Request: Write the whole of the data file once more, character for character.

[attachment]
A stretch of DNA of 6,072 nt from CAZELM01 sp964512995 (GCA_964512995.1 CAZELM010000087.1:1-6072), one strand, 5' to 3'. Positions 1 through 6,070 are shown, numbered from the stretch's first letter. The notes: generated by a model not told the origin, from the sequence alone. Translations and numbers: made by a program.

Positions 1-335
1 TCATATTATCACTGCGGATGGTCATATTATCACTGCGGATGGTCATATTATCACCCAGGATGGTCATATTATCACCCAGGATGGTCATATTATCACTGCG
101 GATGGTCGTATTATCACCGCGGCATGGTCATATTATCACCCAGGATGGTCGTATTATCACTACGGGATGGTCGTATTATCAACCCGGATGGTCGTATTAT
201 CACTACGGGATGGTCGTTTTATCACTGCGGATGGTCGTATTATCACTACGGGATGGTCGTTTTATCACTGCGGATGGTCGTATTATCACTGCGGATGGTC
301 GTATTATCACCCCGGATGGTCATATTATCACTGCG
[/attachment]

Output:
A stretch of DNA of 6,072 nt from CAZELM01 sp964512995 (GCA_964512995.1 CAZELM010000087.1:1-6072), one strand, 5' to 3'. Positions 1 through 6,070 are shown, numbered from the stretch's first letter. The notes: generated by a model not told the origin, from the sequence alone. Translations and numbers: made by a program.

Positions 1-335
1 TCATATTATCACTGCGGATGGTCATATTATCACTGCGGATGGTCATATTATCACCCAGGATGGTCATATTATCACCCAGGATGGTCATATTATCACTGCG
101 GATGGTCGTATTATCACCGCGGCATGGTCATATTATCACCCAGGATGGTCGTATTATCACTACGGGATGGTCGTATTATCAACCCGGATGGTCGTATTAT
201 CACTACGGGATGGTCGTTTTATCACTGCGGATGGTCGTATTATCACTACGGGATGGTCGTTTTATCACTGCGGATGGTCGTATTATCACTGCGGATGGTC
301 GTATTATCACCCCGGATGGTCATATTATCACTGCG